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Will the pandemic make Seasonal Affective Disorder worse?

If you’ve been feeling off since daylight savings time, you aren’t alone. With shorter days and colder temperatures, as we work our way through fall and winter, many people find themselves experiencing symptoms typically associated with depression. For a good portion of these individuals, these symptoms return around the same time every year. And that’s not a coincidence. It’s actually diagnosable.

Seasonal Affective Disorder—the abbreviation for which is, yes, SAD—is a type of depressive mood disorder that’s related to changes in season. Symptoms can include feeling sluggish and moody and having difficulty concentrating. It begins and ends at around the same time every year, most often in the fall, and continues through the winter months.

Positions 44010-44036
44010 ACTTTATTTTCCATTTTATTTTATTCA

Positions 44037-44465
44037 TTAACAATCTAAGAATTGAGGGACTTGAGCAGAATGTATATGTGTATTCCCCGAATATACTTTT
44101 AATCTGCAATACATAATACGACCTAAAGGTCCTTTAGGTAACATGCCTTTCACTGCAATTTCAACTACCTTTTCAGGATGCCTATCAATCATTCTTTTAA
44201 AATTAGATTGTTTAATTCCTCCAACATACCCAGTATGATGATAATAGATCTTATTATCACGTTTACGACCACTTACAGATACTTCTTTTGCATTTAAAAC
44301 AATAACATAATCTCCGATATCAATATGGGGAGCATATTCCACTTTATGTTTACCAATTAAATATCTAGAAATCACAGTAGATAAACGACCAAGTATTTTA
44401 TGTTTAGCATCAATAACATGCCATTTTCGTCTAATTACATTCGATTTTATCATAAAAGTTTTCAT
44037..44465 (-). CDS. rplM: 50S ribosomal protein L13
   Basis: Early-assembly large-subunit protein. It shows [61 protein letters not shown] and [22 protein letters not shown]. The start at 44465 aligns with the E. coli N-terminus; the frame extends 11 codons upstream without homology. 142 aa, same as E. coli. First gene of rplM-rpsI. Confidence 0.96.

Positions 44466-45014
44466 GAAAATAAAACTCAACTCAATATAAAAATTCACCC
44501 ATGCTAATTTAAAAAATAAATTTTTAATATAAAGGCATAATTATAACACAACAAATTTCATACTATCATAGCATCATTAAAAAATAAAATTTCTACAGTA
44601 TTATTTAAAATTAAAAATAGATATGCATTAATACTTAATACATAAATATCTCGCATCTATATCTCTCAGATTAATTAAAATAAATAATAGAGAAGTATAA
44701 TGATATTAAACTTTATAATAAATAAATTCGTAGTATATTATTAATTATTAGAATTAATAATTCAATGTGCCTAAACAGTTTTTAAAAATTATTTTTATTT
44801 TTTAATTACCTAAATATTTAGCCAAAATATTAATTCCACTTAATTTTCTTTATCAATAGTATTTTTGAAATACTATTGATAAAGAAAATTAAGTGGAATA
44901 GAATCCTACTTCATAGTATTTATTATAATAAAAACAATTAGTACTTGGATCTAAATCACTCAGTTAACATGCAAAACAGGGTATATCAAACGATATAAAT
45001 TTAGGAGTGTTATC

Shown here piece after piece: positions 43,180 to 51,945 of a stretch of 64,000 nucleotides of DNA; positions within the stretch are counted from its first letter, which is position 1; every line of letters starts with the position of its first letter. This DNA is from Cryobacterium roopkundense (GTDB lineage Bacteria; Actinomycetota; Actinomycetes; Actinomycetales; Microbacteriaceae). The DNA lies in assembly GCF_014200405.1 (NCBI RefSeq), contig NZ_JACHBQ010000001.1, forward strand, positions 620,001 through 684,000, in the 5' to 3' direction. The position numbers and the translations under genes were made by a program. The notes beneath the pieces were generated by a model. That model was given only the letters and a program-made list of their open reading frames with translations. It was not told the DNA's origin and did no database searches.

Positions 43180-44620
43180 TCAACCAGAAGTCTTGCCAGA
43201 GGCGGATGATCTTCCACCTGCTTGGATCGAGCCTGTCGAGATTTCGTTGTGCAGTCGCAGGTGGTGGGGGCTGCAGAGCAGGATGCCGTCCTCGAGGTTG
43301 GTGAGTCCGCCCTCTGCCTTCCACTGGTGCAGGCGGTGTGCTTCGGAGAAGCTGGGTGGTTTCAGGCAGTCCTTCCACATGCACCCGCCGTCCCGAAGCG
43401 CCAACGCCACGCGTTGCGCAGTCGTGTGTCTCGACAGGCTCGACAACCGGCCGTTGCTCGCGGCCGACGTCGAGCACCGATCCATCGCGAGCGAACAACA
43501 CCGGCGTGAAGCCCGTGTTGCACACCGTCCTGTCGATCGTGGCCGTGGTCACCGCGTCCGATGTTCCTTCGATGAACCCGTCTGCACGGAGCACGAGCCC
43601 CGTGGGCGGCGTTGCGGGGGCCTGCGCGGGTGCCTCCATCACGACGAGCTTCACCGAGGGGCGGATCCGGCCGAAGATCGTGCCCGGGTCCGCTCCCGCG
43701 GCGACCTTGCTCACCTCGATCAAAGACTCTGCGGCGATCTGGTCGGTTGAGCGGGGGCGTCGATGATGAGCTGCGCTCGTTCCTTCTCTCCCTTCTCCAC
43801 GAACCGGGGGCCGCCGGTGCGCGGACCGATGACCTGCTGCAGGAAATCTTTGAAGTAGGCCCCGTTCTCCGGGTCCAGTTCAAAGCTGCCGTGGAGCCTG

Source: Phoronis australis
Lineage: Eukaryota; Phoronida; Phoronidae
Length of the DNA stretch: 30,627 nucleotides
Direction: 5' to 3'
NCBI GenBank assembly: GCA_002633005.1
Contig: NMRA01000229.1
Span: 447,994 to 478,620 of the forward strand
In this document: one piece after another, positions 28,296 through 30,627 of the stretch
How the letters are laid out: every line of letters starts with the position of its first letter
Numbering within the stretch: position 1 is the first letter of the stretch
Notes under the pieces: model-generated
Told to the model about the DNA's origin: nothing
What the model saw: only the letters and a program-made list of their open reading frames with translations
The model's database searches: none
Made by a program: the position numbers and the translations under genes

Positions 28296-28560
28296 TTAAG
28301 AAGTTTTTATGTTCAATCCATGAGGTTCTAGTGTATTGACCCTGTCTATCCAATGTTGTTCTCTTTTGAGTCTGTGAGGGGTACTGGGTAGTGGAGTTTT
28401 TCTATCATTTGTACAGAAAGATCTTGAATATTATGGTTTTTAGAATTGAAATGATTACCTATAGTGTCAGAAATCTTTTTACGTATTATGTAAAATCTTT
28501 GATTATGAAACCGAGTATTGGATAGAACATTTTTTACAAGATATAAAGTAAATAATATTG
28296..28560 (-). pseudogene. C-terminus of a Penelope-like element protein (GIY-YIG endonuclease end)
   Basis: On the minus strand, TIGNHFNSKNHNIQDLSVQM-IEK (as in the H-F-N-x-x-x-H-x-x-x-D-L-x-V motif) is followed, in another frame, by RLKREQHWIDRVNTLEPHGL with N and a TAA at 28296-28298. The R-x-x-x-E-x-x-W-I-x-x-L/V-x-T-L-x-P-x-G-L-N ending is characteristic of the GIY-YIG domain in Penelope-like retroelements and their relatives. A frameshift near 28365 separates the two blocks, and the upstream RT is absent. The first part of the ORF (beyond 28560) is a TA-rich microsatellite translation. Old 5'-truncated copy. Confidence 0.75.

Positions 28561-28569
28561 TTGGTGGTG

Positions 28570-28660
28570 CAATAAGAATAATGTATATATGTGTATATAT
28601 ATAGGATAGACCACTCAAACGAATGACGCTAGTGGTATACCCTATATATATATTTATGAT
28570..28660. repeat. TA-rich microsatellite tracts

In a typical year, it’s estimated SAD affects 10 million Americans. But 2020 isn’t a typical year and the holiday activities people ordinarily might look forward to—which can help offset symptoms associated with SAD—may now be out of reach. With COVID-19 case counts skyrocketing across the country, many local governments are implementing lockdowns similar to those from the spring. As a result, things like family gatherings with friends and family, corporate holiday parties, and holiday travel are either not possible or strongly ill-advised. And trying to decide whether an activity is acceptable or not is a stressful experience in and of itself given the inconsistency around changing public health guidelines. People are consequently facing yet another period of adjustment as we reckon with a holiday season that is far different from any before.


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